Red and green fabric. Organised and partly funded by Relative Media, Harrogate, England.
In collaboration with the afoundation, Liverpool, England. Curated by Mike Hurst and Paul Gilby.
The Oratory, Anglican Cathedral, 2nd Liverpool Biennial, England, 2002.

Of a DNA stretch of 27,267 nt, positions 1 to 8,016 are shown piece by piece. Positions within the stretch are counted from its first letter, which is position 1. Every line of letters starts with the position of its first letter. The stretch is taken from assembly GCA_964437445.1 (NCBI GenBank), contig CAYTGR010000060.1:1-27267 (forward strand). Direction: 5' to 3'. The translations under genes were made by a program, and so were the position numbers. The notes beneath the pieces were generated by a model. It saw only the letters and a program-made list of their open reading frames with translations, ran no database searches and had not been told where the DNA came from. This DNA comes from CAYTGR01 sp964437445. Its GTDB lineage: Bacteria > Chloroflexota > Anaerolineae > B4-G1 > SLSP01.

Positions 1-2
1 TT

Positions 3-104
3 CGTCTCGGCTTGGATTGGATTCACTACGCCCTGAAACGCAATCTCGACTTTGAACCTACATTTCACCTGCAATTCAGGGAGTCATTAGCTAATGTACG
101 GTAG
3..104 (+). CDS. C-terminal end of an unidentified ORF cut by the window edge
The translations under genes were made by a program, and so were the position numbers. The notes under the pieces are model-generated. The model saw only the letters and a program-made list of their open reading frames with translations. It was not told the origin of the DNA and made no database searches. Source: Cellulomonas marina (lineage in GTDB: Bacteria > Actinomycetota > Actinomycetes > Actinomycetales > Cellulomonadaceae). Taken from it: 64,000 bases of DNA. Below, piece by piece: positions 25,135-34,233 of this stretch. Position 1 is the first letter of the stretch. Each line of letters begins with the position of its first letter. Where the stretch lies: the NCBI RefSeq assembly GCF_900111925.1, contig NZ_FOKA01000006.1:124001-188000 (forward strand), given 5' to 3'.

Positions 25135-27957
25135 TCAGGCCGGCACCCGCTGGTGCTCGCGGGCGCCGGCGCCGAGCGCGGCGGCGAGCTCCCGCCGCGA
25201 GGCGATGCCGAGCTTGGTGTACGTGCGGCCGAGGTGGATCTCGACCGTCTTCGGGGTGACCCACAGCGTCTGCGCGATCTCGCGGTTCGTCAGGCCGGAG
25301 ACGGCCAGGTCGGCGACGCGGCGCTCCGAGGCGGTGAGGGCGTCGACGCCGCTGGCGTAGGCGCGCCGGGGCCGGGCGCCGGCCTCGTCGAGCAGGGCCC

Red and Green are complimentary colours; opposites on the ‘Colour Wheel’. Used together their respective vibrating energies produce contrast harmony. Red for power and domination, green for balance; red for activity, green for rest and relaxation; red for passion, green for calm. Both colours stimulate reations and arouse emotions – some good, and some disturbing. They may attract or they may repel. Starting with religion as a premise, this work explores conflict and contradictions through the iconography of red and green and leads the observer on a journey of dualities by demonstrating the inter-dependence of opposites. For a classical temple, the intervention should be startling. But despite the dazzling optical contrast of red and green, the interlocking of red, the colour of blood and Christian sacrifice with the green of nature and Islam, there is no real conflict. The Oratory can take its temporary dressing in its stride and remain faithful to itself.